JOAN RINGELHEIM: Can we talk about cure?
HARRIET MCBRYDE JOHNSON: Okay.
JOAN RINGELHEIM: I would think that most people who, in the audience, who are not disabled would say there’s something important about medicine developing cures for certain diseases. Do you think that’s true?
HARRIET MCBRYDE JOHNSON: I have no interest at all in a cure for my disease. And there again, the community is by no means monolithic. Christopher Reeve really and truly cared deeply about cure. He was sincere. Nobody was forcing him to do the work that he did and that’s legitimate. That came from his experience. But to me, my disability is, I mean, it is part of my DNA. It’s in every, every, will you say molecule of me? I don’t know enough about the biology. But, you know, at the tiniest level, the disability is part of who I am. And, you know, I really have no interest in changing that. It seems to be much more interesting to figure out what to do with this kind of body and this kind of life. Now, when my mother got breast cancer, I was very glad that there were some good treatments for her, and maybe that doesn’t make sense. But maybe it does. I don’t know. Does that make sense?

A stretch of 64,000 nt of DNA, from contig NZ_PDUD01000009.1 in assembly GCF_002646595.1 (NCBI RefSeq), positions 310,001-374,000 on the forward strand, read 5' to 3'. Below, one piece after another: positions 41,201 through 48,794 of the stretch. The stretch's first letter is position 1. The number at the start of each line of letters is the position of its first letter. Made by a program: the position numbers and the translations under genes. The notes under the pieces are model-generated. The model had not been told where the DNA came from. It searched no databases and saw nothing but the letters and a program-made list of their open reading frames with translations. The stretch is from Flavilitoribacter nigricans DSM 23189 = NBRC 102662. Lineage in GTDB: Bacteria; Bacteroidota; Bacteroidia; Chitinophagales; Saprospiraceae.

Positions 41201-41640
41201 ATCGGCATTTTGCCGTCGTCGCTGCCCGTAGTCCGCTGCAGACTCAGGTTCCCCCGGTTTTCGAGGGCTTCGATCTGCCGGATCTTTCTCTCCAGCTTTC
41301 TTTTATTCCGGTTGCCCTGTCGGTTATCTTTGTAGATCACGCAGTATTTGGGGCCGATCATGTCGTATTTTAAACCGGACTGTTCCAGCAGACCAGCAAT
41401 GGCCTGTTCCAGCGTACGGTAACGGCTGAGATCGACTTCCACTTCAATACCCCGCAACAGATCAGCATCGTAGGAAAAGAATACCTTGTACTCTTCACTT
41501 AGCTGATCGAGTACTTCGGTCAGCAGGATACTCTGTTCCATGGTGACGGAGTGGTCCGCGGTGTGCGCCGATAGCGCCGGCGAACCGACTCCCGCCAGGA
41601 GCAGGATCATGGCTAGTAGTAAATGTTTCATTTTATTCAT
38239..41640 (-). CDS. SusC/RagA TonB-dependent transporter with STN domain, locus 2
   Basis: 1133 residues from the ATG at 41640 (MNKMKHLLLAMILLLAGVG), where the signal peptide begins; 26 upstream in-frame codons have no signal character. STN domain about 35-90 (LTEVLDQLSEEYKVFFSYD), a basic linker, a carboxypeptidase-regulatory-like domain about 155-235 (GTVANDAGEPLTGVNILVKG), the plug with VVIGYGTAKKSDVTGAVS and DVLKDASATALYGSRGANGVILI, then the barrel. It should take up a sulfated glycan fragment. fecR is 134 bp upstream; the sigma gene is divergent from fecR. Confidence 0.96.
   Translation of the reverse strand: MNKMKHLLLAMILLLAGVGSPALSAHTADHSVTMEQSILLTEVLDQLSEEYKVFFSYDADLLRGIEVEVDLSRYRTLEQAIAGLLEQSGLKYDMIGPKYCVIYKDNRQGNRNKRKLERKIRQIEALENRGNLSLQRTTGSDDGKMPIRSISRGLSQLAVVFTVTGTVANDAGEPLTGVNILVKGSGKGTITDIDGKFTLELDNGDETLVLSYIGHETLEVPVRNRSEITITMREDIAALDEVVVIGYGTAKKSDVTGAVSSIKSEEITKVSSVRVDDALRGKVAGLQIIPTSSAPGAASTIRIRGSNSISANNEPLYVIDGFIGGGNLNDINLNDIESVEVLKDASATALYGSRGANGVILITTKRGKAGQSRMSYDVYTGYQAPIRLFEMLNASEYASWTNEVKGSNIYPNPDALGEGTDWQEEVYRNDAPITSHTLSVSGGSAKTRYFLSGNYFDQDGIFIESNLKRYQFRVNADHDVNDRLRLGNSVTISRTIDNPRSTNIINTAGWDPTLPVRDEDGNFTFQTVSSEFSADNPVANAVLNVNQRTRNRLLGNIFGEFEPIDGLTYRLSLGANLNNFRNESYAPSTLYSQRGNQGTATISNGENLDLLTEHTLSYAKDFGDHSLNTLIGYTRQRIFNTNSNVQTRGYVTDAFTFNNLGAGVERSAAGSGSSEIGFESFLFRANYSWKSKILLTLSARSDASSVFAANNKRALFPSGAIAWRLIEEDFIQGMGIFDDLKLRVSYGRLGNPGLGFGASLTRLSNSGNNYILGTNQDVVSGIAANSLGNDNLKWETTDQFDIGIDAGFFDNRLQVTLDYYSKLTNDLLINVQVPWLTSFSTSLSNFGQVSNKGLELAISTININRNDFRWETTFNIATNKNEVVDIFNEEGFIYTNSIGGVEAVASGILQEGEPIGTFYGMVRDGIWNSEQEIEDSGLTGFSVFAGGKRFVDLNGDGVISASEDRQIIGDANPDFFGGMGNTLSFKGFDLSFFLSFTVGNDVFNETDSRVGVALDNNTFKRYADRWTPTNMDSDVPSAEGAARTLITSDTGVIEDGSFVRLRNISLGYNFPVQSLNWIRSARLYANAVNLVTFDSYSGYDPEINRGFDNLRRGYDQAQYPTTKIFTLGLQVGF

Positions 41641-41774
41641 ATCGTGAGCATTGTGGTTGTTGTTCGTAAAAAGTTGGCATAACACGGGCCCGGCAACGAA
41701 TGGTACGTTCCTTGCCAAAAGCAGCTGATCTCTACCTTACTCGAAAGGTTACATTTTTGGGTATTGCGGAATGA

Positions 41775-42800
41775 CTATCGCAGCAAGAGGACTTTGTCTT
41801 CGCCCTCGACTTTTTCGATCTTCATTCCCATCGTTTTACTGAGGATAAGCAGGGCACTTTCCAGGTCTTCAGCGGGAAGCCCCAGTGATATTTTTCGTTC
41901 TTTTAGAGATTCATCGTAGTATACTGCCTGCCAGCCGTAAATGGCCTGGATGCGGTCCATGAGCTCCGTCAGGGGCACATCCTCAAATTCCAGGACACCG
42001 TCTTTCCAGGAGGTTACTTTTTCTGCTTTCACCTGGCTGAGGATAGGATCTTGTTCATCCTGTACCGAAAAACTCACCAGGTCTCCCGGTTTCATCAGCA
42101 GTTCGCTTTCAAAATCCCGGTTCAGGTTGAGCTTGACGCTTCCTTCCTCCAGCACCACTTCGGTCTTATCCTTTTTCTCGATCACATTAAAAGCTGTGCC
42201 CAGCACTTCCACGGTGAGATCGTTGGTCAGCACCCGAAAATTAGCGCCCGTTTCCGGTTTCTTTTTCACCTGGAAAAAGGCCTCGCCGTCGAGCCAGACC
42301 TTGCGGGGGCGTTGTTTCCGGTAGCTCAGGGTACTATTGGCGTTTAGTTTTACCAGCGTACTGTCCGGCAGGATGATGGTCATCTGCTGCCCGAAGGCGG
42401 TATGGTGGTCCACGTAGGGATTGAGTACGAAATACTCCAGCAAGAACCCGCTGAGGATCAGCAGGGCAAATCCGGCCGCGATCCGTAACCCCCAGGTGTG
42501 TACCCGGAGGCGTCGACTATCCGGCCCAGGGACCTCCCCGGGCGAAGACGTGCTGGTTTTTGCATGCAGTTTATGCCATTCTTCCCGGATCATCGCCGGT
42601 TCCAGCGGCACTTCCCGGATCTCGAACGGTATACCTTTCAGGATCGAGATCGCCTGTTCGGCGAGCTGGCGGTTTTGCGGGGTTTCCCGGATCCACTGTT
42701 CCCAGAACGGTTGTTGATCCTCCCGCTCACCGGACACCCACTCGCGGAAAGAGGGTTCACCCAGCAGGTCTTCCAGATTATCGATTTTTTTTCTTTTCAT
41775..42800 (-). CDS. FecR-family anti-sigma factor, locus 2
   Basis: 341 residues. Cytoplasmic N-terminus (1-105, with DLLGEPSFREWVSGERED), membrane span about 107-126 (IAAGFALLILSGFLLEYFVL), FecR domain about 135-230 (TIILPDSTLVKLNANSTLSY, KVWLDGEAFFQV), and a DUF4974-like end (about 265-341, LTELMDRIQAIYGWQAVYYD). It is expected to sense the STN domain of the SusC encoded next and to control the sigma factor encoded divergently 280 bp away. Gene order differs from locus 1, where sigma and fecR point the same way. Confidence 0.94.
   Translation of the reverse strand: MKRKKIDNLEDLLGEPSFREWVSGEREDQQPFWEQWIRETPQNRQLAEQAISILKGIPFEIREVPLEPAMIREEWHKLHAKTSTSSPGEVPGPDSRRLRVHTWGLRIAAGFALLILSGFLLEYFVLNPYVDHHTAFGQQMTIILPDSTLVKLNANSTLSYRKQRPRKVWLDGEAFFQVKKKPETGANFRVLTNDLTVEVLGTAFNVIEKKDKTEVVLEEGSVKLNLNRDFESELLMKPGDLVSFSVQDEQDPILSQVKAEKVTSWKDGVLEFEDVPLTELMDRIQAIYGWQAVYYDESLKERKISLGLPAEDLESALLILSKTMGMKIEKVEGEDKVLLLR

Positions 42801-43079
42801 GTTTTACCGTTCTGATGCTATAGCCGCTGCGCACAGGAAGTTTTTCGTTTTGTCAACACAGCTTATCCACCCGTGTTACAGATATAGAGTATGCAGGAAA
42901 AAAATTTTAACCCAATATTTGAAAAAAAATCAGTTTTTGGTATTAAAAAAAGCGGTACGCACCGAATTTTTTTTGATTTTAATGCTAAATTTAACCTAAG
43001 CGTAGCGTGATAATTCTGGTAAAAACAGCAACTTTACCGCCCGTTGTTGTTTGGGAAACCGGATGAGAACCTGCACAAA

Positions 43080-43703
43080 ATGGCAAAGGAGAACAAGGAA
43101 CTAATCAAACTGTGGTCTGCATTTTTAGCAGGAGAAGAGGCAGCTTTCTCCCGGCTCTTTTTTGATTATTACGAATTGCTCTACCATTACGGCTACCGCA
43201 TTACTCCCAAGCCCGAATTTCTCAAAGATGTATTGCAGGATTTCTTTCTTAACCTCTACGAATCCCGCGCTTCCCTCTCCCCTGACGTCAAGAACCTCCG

Harriet McBryde Johnson speaks about the concept of cure.